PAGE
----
South African Mathematics Challenge
In 1977 Mona Leeuwenburg initiated, organized and ran a “mini-mathematics” competition for Grade 7 learners in the Cape Peninsula. It proved to be popular with both learners and teachers and became an annual event. In 1985 MASA, one of the ancestors of AMESA, with the assistance of the teachers’ centers helped to organize the Mathematics Competition in other regions. In 1986 the Competition was extended to other grades. In 1995 the name was changed to The AMESA Mathematics Challenge . In 2011 AMESA requested SAMF to take over the administration of the Challenge. At present approximately 80,000 learners from 1,000 schools nationwide annually participate the SAMC. The competition is endorsed by the Department of Basic Education.
The Challenge is not an end in itself, but is intended as a vehicle to enhance the quality of the teaching and learning of mathematics. More specifically, the Challenge aims:
- to generate an interest in mathematics (to popularize mathematics);
- to promote a broader perspective on the nature of mathematical activity, including that mathematical activity is more than calculating;
- to promote problem solving in mathematics education;
- to promote the perspective that the calculator is a useful and necessary tool in mathematical activity (the calculator cannot solve problems for learners);
- to emphasize the importance of reading in mathematical activity;
- to provide a diagnostic tool to enable teachers to identify learners’ misconceptions;
- to develop and disseminate materials that can contribute to meaningful mathematical activity in classrooms.
Nature of the Challenge
Given these objectives it should be clear that the Challenge is not at all intended as yet another scholastic test. The Challenge questions are aimed at conceptual knowledge, the application of knowledge in new situations, problem solving, reasoning, communication and general mathematical thinking. We want the Challenge to help South Africans to become empowered independent creative and critical thinkers! And we believe mathematics is accessible to all , not just the selected few!
The Challenge is actually not about competition or about standards, but about participation , and we want learners to enjoy participating in the Challenge. We recognize that learners may initially find the questions quite challenging – hence the name Mathematics Challenge! But the questions are not necessarily “difficult” – they simply address a different dimension of mathematics of which our learners in the traditional curriculum have very little experience.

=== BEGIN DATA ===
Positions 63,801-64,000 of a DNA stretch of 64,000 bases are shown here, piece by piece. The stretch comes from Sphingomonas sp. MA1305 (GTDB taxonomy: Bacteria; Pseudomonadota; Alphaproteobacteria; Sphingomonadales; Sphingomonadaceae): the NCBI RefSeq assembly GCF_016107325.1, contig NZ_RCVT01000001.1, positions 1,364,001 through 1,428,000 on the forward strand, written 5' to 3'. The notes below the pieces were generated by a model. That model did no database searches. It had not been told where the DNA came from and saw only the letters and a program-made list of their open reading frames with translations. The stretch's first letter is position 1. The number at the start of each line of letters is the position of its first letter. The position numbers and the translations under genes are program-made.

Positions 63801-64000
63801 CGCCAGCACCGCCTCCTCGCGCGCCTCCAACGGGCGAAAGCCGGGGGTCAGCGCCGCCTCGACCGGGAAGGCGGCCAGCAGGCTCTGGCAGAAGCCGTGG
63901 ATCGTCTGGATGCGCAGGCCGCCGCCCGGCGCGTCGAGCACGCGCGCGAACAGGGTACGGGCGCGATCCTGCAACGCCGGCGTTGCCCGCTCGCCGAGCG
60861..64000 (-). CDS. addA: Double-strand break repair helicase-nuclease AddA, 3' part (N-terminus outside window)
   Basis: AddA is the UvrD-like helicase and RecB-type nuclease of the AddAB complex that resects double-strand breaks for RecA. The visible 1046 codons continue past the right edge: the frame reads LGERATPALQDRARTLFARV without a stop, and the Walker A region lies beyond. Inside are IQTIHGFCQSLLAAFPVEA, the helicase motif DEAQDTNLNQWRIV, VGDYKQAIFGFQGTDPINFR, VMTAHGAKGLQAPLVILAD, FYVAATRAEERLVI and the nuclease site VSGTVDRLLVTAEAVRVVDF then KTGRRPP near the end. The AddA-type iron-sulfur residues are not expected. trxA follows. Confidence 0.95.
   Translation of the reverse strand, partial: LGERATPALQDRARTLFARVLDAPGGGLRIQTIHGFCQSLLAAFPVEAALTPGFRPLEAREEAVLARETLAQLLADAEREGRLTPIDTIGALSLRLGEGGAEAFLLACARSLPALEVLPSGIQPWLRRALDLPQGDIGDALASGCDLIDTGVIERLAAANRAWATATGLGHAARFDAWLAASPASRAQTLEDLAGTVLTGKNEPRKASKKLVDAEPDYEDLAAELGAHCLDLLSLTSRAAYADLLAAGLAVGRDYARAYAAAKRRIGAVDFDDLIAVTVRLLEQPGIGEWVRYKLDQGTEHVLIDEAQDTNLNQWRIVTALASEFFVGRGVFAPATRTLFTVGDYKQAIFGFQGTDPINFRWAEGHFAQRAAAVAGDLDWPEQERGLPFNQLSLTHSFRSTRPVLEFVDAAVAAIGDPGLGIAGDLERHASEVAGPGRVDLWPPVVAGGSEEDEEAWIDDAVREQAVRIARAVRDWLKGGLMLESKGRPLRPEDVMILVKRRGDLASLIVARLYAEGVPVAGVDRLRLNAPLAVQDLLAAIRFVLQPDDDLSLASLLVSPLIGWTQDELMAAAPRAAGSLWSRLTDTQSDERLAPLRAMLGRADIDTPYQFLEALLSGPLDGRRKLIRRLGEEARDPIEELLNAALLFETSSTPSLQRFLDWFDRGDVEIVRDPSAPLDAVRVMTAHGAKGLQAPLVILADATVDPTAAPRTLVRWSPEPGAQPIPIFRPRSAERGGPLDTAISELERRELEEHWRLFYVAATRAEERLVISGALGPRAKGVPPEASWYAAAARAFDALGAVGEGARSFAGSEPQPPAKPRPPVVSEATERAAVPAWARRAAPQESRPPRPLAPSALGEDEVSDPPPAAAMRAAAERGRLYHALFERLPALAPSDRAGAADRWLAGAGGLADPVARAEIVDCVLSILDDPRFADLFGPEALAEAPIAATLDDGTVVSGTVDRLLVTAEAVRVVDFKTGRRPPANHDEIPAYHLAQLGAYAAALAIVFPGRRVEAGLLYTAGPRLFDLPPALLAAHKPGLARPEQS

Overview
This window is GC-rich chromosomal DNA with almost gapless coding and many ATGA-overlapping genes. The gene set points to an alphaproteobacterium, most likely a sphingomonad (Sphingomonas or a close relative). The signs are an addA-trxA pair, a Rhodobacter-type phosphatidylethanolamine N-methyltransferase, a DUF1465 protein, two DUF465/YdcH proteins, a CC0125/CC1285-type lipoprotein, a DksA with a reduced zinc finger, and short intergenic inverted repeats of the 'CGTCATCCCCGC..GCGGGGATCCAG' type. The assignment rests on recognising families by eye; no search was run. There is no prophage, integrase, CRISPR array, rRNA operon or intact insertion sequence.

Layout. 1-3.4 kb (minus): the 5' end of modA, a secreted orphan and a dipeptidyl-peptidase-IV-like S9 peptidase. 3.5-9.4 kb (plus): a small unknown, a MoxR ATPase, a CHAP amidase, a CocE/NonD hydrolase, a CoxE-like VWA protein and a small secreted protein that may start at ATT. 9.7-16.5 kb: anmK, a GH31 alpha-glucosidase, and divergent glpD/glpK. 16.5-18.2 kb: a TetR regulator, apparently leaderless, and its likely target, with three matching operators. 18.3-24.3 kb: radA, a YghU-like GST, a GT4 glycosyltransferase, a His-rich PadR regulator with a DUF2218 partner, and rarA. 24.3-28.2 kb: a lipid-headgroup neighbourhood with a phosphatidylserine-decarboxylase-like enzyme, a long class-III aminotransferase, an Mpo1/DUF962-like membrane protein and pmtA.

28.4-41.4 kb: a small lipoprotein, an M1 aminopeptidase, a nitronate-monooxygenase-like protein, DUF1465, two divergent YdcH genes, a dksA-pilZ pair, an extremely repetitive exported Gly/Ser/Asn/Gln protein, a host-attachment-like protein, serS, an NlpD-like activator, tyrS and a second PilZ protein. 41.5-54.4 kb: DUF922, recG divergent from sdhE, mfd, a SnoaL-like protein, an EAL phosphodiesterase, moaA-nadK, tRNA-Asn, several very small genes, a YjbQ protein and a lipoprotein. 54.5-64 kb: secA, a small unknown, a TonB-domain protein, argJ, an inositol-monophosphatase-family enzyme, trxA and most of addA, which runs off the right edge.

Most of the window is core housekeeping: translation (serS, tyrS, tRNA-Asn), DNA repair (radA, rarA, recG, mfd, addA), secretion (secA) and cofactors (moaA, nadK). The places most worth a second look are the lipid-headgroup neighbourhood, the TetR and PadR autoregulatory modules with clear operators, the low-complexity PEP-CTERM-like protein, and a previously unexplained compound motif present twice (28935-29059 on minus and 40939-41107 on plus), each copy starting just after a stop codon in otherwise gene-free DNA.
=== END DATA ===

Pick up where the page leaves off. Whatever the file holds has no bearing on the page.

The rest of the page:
The Challenge consists of three rounds.
The First Round is open for all Grade 4 to 7 learners with separate papers for each grade. It is written at schools on a specific date determined by the organizers at a time as arranged by the school. Each paper is an hour long and consists of 20 multiple choice questions.The papers are distributed only by e-mail to schools and schools make copies of the papers for their learners. The entry fee is determined from year to year.
Given the aims and nature of the Challenge, we encourage schools to let all learners participate in the First Round. There are two categories of participation in each grade: “Confident” learners may prefer to participate as individuals ( singles ), whilst others may prefer to work in pairs ( doubles ).
Teachers mark the answers themselves from the memorandum that SAMF provides. Or the class may mark it during a class discussion!
The Second Round is for learners who achieve 50% or more in the First Round and is written at participating schools. There are again separate multiple choice papers for each grade and the duration is one hour. Learners will only participate as singles. The answers are marked by computer. Achievement certificates are awarded as follows:
- Gold: learners scoring more than 80% in the Second Round.
- Silver: learners scoring 80% or less, but more than 60% in the Second Round.
- Bronze: learners scoring more than 50% to a maximum of 60% in the Second Round.r
The best approximately 432 learners from the previous round qualify for the Third Round. This round is written at centralized provincial venues. There are two papers: Grades 4-5 learners write the Junior paper and Grades 6-7 learners write the Senior paper. Learners have 90 minutes to solve 15 challenging mathematical problems. An important aim with the Final Round is for learners to interact with others in the context of mathematics – mathematics is a social activity and we communicate with and about mathematics!
National Awards for learners
(based on the Third Round results):
The top 10 contestants of each division, ie 10 Juniors and 10 Seniors will receive their prizes at an awards ceremony. The overall winner of each division will receive a gold medal and the runners-up a silver medal.
National awards for schools
(based on the Third Round results):
- Overall top performing school
- School with the most entries
- Top performing new school
- Top performer per quintile
- Top performing per province